The internet is abuzz with news that researchers David Maynor and Jon “Johnny Cache” Ellch from Blackhat (a website dedicated to computer security) have exploited what they call “buggy code in the device driver” of a third-party wi/fi USB card plugged into a black MacBook, allowing them “complete interactive access” to the MacBook. This has been hyped as a fault in the MacBook, or OS X; in reality, this demonstration shows a fault in the driver for the third party wi/fi USB card. Their video, which is very good, does not so much demonstrate flaws in OS X or the MacBook, but potentially dangerous flaws in third-party device drivers.
It seems that buggy device drivers are a hackable problem for almost every computer ever created. Unfortunately, buggy, exploitable third party drivers are a fact of our digital lifestyle. Drivers are created by software companies working for hardware companies, often under pressure to rush a product to market. This has rarely been an issue for Apple, because of the way Apple deals with companies that create compatible third party products.
The Washington Post reports that Apple “outsources the development of its wireless device drivers to third parties. In Apple’s case, the developer in question is Atheros, a company that devises drivers for a number of different wireless cards, each designed with drivers specific to the operating systems on which they will be used.”
While this demonstration shows weakness in third-party drivers, it does appear that the default MacBook drivers may be exploitable. This detail will have to be clarified. If this is the case, I’m sure Apple will come out with a patch. For now, this hack has only been demonstrated with a third-party wi/fi card, and it’s buggy drivers.
There are some questions about the researchers methods. The researchers said that the machine’s defaults were slightly modified, it appears the MacBook was set to automatically join an open wi/fi network, it’s not clear if the researchers were able to access the root of OSX, or only a user level, and if they did access the root, they would have had to enable root access somehow.
This brings me to the issue of wireless security for computers in general. The flaws discovered by the researchers could be exploited before the wireless device is connected to a network. In a PCWorld interview, Johnny Cache “You don’t have to necessarily be connected for these device driver flaws to come into play,” Ellch said. “Just because your wireless card is on and looking for a network could be enough.”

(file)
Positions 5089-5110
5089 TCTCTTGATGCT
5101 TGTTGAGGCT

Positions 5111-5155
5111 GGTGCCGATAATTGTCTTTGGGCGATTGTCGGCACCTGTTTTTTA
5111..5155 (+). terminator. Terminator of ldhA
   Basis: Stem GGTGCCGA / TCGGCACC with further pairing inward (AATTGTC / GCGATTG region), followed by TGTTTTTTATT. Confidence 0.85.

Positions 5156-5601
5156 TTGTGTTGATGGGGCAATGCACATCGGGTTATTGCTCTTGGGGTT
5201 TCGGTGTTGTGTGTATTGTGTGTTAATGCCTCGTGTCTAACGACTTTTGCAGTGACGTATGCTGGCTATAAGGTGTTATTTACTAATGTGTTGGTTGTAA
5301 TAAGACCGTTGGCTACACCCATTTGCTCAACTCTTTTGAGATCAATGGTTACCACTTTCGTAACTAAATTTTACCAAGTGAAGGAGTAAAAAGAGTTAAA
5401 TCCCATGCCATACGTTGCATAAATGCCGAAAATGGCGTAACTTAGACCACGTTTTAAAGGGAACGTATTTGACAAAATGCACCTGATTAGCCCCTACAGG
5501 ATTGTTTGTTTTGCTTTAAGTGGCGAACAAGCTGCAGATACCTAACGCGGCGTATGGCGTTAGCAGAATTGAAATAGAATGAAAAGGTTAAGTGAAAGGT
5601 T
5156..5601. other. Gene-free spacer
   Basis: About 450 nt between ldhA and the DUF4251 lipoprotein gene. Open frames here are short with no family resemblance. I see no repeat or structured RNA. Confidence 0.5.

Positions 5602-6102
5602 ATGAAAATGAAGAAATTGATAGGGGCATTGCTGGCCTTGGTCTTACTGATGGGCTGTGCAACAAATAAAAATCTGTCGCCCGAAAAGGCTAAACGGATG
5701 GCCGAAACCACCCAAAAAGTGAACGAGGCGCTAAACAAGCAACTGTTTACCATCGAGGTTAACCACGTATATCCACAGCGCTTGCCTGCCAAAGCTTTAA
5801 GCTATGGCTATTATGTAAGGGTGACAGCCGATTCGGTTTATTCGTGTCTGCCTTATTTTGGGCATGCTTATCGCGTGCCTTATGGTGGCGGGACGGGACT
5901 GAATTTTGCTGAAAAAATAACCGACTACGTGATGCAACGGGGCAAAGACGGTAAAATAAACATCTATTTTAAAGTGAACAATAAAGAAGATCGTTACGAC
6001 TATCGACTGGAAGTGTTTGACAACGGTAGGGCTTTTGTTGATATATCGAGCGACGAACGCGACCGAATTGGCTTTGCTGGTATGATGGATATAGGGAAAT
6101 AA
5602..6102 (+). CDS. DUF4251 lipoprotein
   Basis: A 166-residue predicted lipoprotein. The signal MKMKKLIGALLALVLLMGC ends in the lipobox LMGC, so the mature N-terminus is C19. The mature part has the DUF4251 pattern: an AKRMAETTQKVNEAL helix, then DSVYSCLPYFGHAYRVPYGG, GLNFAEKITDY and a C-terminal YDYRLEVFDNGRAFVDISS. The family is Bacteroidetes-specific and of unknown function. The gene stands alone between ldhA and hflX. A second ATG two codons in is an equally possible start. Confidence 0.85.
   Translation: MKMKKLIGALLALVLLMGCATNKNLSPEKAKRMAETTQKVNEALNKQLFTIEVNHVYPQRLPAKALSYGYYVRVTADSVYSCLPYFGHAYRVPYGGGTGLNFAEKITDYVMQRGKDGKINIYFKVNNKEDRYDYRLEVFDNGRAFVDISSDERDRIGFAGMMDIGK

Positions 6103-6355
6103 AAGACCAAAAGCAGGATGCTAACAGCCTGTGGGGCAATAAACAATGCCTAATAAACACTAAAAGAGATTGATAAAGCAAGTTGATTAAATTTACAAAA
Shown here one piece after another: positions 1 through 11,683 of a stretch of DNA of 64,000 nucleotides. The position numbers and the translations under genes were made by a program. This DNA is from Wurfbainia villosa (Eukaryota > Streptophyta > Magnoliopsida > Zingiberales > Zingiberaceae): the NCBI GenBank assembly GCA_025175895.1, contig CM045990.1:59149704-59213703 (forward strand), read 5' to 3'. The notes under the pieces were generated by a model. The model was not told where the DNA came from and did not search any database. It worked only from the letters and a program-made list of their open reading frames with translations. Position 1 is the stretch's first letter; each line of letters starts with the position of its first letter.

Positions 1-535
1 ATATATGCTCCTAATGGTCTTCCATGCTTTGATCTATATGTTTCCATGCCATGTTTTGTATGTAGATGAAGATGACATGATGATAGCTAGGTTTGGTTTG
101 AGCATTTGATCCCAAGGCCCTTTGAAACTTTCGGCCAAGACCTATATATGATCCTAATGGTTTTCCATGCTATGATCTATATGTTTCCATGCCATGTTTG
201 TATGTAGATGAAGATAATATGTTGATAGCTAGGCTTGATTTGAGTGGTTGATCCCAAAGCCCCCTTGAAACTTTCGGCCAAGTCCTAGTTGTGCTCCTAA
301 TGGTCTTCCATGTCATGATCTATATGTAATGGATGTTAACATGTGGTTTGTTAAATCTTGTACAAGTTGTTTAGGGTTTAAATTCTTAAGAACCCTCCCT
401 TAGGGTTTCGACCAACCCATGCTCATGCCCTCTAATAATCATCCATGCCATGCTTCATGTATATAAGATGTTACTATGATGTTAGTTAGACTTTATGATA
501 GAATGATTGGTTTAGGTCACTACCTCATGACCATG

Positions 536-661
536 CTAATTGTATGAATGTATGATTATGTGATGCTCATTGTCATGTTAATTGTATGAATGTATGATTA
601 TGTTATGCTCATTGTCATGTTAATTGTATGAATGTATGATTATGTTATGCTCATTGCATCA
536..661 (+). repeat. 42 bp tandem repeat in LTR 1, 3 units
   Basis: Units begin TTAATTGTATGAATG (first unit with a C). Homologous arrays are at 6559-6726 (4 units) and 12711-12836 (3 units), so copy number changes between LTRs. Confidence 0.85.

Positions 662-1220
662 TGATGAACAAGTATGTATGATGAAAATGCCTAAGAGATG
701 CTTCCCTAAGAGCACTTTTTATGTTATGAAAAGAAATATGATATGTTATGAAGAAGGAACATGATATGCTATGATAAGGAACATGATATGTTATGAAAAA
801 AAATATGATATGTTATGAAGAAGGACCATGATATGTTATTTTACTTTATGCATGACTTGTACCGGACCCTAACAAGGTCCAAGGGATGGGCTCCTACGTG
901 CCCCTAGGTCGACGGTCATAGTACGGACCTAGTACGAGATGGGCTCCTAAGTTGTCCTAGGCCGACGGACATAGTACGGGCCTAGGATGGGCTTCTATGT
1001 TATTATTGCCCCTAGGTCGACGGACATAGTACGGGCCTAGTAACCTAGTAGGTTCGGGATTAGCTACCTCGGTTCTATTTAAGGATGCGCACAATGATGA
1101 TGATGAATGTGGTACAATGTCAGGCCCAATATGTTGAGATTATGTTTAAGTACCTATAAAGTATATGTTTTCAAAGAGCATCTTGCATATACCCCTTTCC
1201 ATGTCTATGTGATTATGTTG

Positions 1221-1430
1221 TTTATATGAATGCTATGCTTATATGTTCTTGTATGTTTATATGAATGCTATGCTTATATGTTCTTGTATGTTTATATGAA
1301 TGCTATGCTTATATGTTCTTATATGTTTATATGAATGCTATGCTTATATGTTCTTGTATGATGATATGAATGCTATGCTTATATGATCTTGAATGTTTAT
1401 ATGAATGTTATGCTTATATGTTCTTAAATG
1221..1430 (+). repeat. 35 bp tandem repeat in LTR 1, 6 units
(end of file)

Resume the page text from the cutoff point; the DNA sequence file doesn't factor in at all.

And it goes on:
This is because wireless devices are often set up to constantly search for new networks, and most are configured to automatically connect to any available wireless network. One writer calls this activity “a potential vector for exploits.” Indeed, wireless cards are becoming a very popular target for hackers and wanna-be hackers.
In OS 10.4, you can make your Mac with a wi/fi card less vulnerable to attacks by browsing to System Preferences>Network. Under Network, select Airport>Options. Select “By default, join Preferred Networks.” Then click the Options button. Here you should at least select “Ask before joining an open network.” You should also consider selecting the other options listed there, depending if you favor security over convincing, or vice versa.
Never log in as a root user on a public network. You should always have a password assigned to your user account on your Mac. You can set this up under System Preferences>Accounts. While you are in System Preferences, click on the Security panel and select “Require password to wake this computer from sleep” and “Disable Automatic Login.”
None of the buggy driver exploits are known to have been used “in the wild.” I can’t imagine why anyone would connect a third-party wi/fi card to their MacBook, as it already has a great wi/fi card (the Airport Extreme card) built in. But it’s good this information is out there; it reminds us that no computer on a network is ever 100% safe. Even with our wonderful Macs, we should be savvy when it comes to digital security.